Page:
Re: A minimal LL(1) parser generator ?

anton@mips.complang.tuwien.ac.at (Anton Ertl)
Thu, 26 Dec 2019 16:21:29 GMT

          From comp.compilers

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From: anton@mips.complang.tuwien.ac.at (Anton Ertl)
Newsgroups: comp.compilers
Date: Thu, 26 Dec 2019 16:21:29 GMT
Organization: Institut fuer Computersprachen, Technische Universitaet Wien
References: 19-12-016
Injection-Info: gal.iecc.com; posting-host="news.iecc.com:2001:470:1f07:1126:0:676f:7373:6970"; logging-data="96917"; mail-complaints-to="abuse@iecc.com"
Keywords: LL(1), tools
Posted-Date: 26 Dec 2019 12:12:38 EST

Andy <borucki.andrzej@gmail.com> writes:
>ANTLR has even LL(*) but is too complicated. I am searching maximal
>simple and elegant generator which generates function call like
>written by hand.


Sounds like you want a generator that generates a recursive-descent
parser. A while ago I compared a number of parser generators
[ertl99ef], and among those that generate recursive-descent parsers
the shortest one by far was Gray
<http://www.complang.tuwien.ac.at/forth/Gray5.zip>. Whether you
consider it simple and elegant is for you to decide.


@InProceedings{ertl99ef,
    author = {M. Anton Ertl},
    title = {Is {Forth} Code Compact? {A} Case Study},
    booktitle = {EuroForth'99 Conference Proceedings},
    year = {1999},
    address = {St. Petersburg, Russia},
    url = {http://www.complang.tuwien.ac.at/papers/ertl99ef.ps.gz},
    abstract = {Forth advocates often claim that Forth code is
                                    smaller, faster, and requires less development time
                                    than equivalent programs in other languages. This
                                    paper investigates this claim by comparing a number
                                    of parser generators written in various languages
                                    with respect to source code size. The smallest
                                    parser generator (14 lines) in this comparison is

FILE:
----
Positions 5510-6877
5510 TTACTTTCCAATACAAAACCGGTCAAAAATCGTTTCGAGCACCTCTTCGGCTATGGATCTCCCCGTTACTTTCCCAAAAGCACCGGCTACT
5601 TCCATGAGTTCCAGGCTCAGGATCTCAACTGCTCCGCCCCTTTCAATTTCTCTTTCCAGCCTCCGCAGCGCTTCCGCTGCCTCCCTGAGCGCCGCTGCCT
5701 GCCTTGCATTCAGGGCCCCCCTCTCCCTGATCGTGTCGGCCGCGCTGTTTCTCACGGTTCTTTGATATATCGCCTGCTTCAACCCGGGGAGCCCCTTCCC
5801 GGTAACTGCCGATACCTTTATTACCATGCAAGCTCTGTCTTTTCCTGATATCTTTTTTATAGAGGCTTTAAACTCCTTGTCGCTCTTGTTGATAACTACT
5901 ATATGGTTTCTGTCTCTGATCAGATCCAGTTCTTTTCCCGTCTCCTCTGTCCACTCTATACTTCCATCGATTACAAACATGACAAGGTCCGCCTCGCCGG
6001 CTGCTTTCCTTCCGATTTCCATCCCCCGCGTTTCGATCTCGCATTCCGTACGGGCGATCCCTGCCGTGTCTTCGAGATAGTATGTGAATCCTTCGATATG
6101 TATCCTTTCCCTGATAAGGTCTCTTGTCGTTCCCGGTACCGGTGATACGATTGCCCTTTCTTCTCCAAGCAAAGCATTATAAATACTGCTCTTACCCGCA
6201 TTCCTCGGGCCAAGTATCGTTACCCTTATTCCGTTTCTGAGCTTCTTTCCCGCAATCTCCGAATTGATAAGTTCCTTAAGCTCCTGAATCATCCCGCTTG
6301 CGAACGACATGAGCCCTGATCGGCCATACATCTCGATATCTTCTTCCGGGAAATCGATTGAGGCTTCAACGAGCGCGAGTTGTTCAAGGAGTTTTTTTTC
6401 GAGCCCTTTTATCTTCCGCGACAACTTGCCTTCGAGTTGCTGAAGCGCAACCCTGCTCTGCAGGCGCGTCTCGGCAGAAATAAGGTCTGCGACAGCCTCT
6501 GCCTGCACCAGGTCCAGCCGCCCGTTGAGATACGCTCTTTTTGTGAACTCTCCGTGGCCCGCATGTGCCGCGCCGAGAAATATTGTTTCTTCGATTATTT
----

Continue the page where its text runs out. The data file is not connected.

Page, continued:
written in Forth, and the other Forth program is
                                    smaller than the others in its class by a factor of
                                    8 or more; however, the Forth programs do not have
                                    all the features of their counterparts. I took a
                                    closer look at Gray (in Forth) and Coco/R (in
                                    Modula-2) and found that several Forth features
                                    missing from Modula-2 give Gray more than a factor
                                    of three advantage over Coco/R (even if the other
                                    size differences were solely due to differences in
                                    functionality): run-time code generation; access to
                                    the parser and a simple, flexible syntax; and
                                    Forth's dictionary.}
}


Concerning the other question that came up, about dealing with left
recursion, and building the abstract syntax tree (AST) appropriately,
that part works nicely in Gray:


In BNF you would write


expr->expr '-' number
expr->number


(and the parse tree would have the same structure as the AST).


Gray uses a variant of regular right part grammars, and you would
write that as a pure parsing rule as follows:


(( number (( '-' number )) ** )) <- expr


For buiding the AST, let's assume that "number" leaves a tree node on
the stack, and we have a word


new-bin-node ( node1 node2 -- node3 )


(i.e., it pops node1 and node2 from the stack, and pushes node3).
Then we can extend the above as follows:


(( number (( '-' number {{ new-bin-node }} )) ** )) <- expr ( -- node )


(The "( -- node )" comment documents the stack effect of parsing "expr").


Passing the nodes on Forth's stack rather than using pseudo-variables
like yacc's $1 etc. works nicely when going beyond BNF. Now I wonder
how Algol-based EBNF parser generators do it, but am too lazy to
actually research it.


Getting a right-recursive tree is actually slightly harder: Now we
actually have to perform recursion (non-recursive variants exist, but
are not simpler). Let's have a similar example, but with the
right-associative operator '^'.


nonterminal expr ( -- node ) \ declare before use
(( number (( '^' expr {{ new-bin-node }} )) ?? )) expr rule


- anton
--
M. Anton Ertl
anton@mips.complang.tuwien.ac.at
http://www.complang.tuwien.ac.at/anton/


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